Next to disabled kids, dogs, the terminally ill and Robert Redford, what makes an uplifting tearjerker of a movie more than a good, old-fashioned horse tale? With Disney's Secretariat opening this week, let's handicap some of the movies' most famous steeds and see which would win in an equestrian battle royale for the ages.
Type: American Thoroughbred
Looks: 9. The massive, chestnut-colored horse known as Big Red is ready for his close-up.
Fame Factor: 10. He comes from a famous lineage, won all the major races, was the 9th Triple Crown winner, and became a national celebrity gracing magazine covers. He also made a star out of his owner, plucky housewife Penny Chenery (Diane Lane). Millions mourned his death at age 19.
Tearjerkability: 4. Secretariat was no underdog. It's less about him than Penny.
Black Beauty (1994)
Type:Arabian? Thoroughbred? In the movie, played by a Quarter Horse
Looks: 4. It's all inner beauty. He's been whipped, has scarred knees and a swayed back.
Fame Factor: 4. He's mostly a workhorse. His claim to fame is alerting the world to animal cruelty and the need for reforms.
Tearjerkability: 10. Are you kidding? He sees his beloved fellow horses killed and maimed, endures painful and damaging riding equipment, beatings by his owners and near-blindness. Old Yeller’s story isn’t half what this four-legged friend went through.
Type: Unruly Thoroughbred racehorse
Looks: 4. He's undersized and gawky.
Fame Factor: 8. By 1937 Seabiscuit was the highest money-winner in racing and beat the unbeatable, War Admiral, in 1938, becoming "Horse of the Year."
Tearjerkability: 9. A true "dark horse" story, Seabiscuit's tale involves early failure, rehab by three men (Tobey Maguire, Jeff Bridges, Chris Cooper) who are as broken as their horse, and eventual victory and prestige.
Fame Factor: 7. Another supposed "true" story. American Frank T. Hopkins (Viggo Mortensen), the "greatest rider in the West," joins a 3,000 mile survival race across the Middle Eastern desert. They're pursued by Bedouin riders on their Arabians, who aren't fond of this mutt-riding interloper trying to steal their thunder.
Tearjerkability: 4. At one point Hidalgo suffers a terrible fall, and Hopkins is nearly forced to put him out of his misery.
Phar Lap (1983)
Type: Australian Thoroughbred
Looks: 3. He was skinny, walked awkwardly and had warts.
Fame Factor: 8. A true story, but one not well known in the States. A determined trainer and stable boy have rock-solid faith that Phar Lap will become a winner, which he finally does thanks to their love and care. As the winning long shot, he brings down some big-time bookies.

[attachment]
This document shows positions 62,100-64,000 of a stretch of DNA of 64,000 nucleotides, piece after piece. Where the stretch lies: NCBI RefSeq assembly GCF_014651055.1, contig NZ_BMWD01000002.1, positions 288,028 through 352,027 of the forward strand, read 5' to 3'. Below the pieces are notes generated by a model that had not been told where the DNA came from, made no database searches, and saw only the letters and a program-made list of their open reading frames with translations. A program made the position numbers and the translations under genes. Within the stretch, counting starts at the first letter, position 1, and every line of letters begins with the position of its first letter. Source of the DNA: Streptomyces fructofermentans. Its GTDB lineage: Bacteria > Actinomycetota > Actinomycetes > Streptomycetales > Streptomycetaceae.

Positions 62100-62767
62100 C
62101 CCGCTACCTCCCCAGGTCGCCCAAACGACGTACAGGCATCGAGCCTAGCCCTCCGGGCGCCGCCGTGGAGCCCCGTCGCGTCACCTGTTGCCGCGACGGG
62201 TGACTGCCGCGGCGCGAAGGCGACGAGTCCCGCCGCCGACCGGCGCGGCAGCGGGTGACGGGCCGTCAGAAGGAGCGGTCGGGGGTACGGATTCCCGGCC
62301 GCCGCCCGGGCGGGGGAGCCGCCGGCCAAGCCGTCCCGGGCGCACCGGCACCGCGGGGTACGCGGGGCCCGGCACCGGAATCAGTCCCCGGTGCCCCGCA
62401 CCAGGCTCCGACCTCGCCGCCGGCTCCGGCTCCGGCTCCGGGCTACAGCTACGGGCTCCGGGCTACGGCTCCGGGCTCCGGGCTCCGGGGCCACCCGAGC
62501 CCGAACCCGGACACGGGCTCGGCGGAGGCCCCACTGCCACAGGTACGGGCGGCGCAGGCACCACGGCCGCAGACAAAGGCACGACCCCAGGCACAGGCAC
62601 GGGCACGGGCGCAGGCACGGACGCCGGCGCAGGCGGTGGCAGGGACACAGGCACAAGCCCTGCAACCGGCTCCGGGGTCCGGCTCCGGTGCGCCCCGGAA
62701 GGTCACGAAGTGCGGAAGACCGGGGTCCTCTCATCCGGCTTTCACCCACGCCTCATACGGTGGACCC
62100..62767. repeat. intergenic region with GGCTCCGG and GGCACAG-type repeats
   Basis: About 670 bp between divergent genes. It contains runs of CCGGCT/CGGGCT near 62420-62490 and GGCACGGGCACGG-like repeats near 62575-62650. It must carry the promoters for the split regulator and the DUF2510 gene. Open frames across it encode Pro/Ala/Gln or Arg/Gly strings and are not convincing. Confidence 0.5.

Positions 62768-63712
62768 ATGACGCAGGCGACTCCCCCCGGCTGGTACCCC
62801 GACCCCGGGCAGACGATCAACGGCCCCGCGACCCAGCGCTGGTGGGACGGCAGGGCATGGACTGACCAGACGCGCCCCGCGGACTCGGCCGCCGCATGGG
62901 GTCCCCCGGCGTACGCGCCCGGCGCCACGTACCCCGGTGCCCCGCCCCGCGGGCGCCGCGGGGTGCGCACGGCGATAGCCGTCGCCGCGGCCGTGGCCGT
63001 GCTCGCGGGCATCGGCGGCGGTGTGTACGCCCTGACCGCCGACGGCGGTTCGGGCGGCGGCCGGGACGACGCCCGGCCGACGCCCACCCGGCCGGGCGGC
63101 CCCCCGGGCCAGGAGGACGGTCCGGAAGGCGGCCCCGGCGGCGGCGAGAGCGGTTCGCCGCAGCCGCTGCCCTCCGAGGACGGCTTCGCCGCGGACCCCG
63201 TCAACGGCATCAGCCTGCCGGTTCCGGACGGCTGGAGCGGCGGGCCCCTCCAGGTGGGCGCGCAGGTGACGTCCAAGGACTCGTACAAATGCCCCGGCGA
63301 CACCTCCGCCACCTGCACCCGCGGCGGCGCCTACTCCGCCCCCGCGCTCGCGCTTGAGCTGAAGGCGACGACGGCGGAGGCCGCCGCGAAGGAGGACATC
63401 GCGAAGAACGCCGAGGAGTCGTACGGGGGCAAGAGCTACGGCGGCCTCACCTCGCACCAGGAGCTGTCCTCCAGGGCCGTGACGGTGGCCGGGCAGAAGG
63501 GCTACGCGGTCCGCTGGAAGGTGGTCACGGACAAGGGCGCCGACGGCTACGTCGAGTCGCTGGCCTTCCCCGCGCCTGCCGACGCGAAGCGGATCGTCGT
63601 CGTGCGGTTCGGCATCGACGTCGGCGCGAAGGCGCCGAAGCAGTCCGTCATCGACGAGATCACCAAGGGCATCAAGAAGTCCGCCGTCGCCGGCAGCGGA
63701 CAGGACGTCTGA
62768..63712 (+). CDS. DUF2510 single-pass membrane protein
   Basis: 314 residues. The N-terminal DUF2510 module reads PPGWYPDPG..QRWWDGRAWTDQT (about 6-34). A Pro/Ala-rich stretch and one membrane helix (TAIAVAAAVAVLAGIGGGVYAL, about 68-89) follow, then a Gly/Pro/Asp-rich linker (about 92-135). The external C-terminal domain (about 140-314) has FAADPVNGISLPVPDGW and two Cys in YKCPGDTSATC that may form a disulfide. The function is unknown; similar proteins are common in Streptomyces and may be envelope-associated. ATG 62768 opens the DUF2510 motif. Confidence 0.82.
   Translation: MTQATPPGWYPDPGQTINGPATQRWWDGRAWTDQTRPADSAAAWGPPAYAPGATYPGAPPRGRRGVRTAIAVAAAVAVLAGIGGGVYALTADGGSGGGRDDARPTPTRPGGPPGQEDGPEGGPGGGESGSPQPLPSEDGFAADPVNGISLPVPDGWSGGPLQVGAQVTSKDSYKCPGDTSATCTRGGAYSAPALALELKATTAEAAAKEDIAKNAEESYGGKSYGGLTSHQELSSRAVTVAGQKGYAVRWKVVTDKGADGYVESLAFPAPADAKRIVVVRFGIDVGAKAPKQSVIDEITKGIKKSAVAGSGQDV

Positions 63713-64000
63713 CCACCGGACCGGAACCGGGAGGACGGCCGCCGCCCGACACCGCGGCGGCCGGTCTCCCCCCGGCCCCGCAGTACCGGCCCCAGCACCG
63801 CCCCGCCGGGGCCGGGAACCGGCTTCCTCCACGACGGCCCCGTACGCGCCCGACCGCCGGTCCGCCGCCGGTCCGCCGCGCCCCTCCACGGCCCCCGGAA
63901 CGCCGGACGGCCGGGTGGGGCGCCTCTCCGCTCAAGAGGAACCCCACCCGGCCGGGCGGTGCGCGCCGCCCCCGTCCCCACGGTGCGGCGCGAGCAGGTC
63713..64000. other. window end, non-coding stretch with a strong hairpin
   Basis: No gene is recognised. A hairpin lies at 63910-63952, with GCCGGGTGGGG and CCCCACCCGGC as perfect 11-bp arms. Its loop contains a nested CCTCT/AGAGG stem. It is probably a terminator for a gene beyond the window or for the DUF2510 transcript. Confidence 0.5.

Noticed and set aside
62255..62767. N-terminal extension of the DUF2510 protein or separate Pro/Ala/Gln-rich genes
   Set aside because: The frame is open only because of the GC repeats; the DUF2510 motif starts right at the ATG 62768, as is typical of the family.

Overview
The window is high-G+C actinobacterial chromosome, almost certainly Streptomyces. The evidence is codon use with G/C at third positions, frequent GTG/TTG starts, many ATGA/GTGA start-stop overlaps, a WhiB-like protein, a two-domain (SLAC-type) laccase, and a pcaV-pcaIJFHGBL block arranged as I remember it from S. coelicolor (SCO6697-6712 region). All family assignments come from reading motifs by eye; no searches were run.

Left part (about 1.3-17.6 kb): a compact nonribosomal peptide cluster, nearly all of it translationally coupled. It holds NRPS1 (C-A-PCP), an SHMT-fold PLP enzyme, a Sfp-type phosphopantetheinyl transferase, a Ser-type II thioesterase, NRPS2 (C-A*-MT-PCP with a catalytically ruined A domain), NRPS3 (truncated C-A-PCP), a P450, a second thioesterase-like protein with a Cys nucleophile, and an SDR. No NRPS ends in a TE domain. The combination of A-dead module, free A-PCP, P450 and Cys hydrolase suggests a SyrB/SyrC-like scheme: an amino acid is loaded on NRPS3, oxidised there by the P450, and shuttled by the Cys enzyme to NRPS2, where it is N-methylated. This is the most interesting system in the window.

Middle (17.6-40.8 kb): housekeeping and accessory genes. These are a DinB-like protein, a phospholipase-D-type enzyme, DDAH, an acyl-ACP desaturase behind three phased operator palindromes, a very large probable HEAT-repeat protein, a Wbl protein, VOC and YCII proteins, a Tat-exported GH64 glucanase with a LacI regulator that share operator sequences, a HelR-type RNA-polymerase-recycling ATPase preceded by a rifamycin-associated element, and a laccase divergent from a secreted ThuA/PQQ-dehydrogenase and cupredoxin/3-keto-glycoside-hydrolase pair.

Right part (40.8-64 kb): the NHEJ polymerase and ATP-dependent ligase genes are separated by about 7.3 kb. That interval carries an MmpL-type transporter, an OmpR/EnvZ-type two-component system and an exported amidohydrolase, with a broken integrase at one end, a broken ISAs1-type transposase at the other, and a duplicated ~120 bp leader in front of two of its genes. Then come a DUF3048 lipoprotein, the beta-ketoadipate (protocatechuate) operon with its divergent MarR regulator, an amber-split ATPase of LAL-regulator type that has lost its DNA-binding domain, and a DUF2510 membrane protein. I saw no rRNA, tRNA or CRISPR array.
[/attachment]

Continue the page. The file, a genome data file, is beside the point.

Tearjerkability: 9. Poor Phar Lap dies mysteriously after winning his last race, hooves bleeding, possibly poisoned. Plus, the horse that played him died of a lightning strike. Phar Lap is Thai for "lightning."
Fame Factor: 2. Flicka never competes in any professional race--she's sold to a rodeo.
Tearjerkability: 6. There's more corn in this Flicka flick than you’d find on Hee-Haw. But, if you're basing this on the tragic death of two horses on the set, give it an 8.
Total: 13. 15?
Pie in National Velvet (1944)
Type: The wild kind.
Fame Factor: 7. Headstrong Velvet (Elizabeth Taylor) wins the black-and-white (piebald) horse in a raffle. She and a downtrodden ex-jock (Mickey Rooney) train him to win England's biggest race, the Grand National steeplechase. Unbeknownst to the officials she rides him herself, earning tons of publicity when they win and she reveals her identity.
The Black Stallion (1979)
Fame Factor: 8. In this boy-and-his-horse classic (produced by Francis Ford Coppola), the Black and his young owner are first shipwrecked on an island, then become the best of friends. A retired jockey (Mickey Rooney, again) agrees to train horse and boy for a major race, as news spreads about this "mystery horse." In the end, he beats America's two current champions.
Tearjerkability: 8. Heart-tugging without being mawkish.
Fame Factor: 6. Loosely inspired by a true story, it's about a promising racehorse who breaks his leg, and is rescued from certain death and brought back to health and success by an emotionally troubled trainer (Kurt Russell) and his spunky daughter (Dakota Fanning)
Tearjerkability: 9. So what if it's cliché-ridden horse pucky?
Pilgrim in The Horse Whisperer (1998)
Looks: 5. He’s your standard horse, of course, brown with a white star on his forehead, and a bit worse for wear thanks to a terrible, tragic accident that causes him to become hostile and uncontrollable.
Fame Factor: 2
Tearjerkability: 9. One horse dies. Pilgrim is scarred and traumatized. Everyone’s broken-hearted. Did we mention this weepie is based on a Nicholas Evans novel? Pass the hankies, please.
Winner: It's the Black Stallion, by a nose.
Not to beat a dead horse here, but let us know what you think--are these and other horse movies full of horsesh**, or are they your cup of oats?